Deborah Dickson-Smith tries her luck with koala sights in Queensland.

The Great Green Way stretches from Townsville to Cairns in Queensland’s Tropical North, an area I’ve usually flown over in the past without thought.

Townsville, our starting point, turns out to be one of the most surprising destinations I’ve been to. Although, I suppose as I knew very little about it I was bound to be surprised one way or another.

First impressions upon landing: it’s hot, brownish in colour and judging by the amount of khaki bags on the baggage carousel, there’s an army here. I’m wondering where the Great Green Way might start.

Apart from “hot” none of these features are ones I look for in a holiday destination so it’s lucky I know a local to share the local secrets with me.

After a quick lunch overlooking the water we hop on a short ferry ride to Magnetic Island. Magnetic Island is traditional stopping point on the backpacker route up the East Coast and famous for it’s Full Moon Parties.

Traditional transportation around the island is by rental mini-moke or beach buggy, so let’s hope it doesn’t rain…

So begins the Green bit.

Magnetic Island has a healthy population of koalas – they were in fact introduced to the island in the 1930s and conditions are so perfect for them they have thrived.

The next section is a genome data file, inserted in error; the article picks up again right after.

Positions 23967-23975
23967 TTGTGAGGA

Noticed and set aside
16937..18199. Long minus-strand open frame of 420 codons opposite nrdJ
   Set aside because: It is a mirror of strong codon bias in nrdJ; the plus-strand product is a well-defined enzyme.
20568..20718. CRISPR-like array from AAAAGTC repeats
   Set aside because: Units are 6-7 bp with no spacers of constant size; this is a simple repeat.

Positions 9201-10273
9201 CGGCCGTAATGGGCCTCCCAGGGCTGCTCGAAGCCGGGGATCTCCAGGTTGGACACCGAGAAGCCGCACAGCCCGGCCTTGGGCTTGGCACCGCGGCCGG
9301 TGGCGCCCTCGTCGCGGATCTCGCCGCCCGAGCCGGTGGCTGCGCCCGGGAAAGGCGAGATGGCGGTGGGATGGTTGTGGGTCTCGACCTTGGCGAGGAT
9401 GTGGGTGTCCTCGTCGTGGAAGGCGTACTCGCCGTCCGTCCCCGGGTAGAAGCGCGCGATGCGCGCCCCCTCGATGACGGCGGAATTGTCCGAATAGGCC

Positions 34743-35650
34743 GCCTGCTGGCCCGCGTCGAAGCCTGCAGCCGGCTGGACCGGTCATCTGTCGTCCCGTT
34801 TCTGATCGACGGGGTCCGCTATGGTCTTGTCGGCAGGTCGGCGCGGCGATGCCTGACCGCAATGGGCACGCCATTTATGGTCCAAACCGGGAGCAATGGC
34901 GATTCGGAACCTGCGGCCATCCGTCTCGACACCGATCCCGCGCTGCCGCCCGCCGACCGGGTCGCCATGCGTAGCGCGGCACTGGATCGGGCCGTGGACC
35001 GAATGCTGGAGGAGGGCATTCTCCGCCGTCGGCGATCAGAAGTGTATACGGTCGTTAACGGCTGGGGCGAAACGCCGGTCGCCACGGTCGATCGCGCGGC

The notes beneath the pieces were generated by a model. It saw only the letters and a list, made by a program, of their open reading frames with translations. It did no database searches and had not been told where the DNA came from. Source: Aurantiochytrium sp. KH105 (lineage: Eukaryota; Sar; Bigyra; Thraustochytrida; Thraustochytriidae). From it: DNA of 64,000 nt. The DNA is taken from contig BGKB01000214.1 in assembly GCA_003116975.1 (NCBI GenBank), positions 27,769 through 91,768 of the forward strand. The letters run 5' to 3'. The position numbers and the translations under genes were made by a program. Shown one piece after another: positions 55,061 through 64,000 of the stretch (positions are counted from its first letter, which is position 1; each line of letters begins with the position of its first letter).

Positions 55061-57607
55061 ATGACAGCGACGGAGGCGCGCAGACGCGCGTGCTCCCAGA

A short stroll along one of the island’s many bush walks and you’re pretty much guaranteed a sighting.

If you want to get a bit closer, visit Bungalow Bay Koala Village where you can get up close and personal with a few of the locals, of furry, feathered or scaly kind.

One of the best way to get up close and personal with the island’s marine life is to hop in a kayak. The water is smooth as a pond and crystal clear.

Magnetic Island Sea Kayak centre do a sunset tour of Horseshoe Bay which comes complete with dolphins, turtles and a bottle of champers to quaff while watching the sunset – highly recommended.

Back on the mainland we visit Townsville’s aquarium and marine life sanctuary, Reef HQ. The turtle hospital here rehabilitates around 10 turtles a month – all victims of plastic pollution.

Before heading for the hinterland we stop for lunch at one of Townsville’s best kept secrets – The Sweatshop. A café with a conscious that serves up delicious gourmet jaffles and won’t charge you extra for soy milk.

The hinterland offers a whole different type of “Green” to that of Magnetic Island. Lush rainforest (accompanied somewhat traditionally by rain) and a windy cliff-hugging road take us to Hidden Valley Cabins – a little oasis of loveliness.

Hidden Valley Cabins are Australia’s first carbon neutral resort operates completely on solar power. But it’s eco-ness runs deeper than that. The family-run resort is located by a creek in a beautiful rainforest setting and much of it built from recycled materials including discarded railway sleepers.

Our wildlife experience here is very special as we creep along the banks of a nearby creek in search of platypus – perhaps the strangest creature known to man.

By the time I’m ready to leave I’ve forgotten I ever thought this place looked brown. Definitely green.

About Deborah Dickson-Smith

Deborah plays the mother role in a blended family of seven. She's a travel blogger, diver and passionate eco warrior. She has lived in Singapore, Kuala Lumpur, Edinburgh, London and now resides in Sydney’s northern beaches with her Brady Bunch-style family. Follow Deb here: @where2nextblog and @diveplanit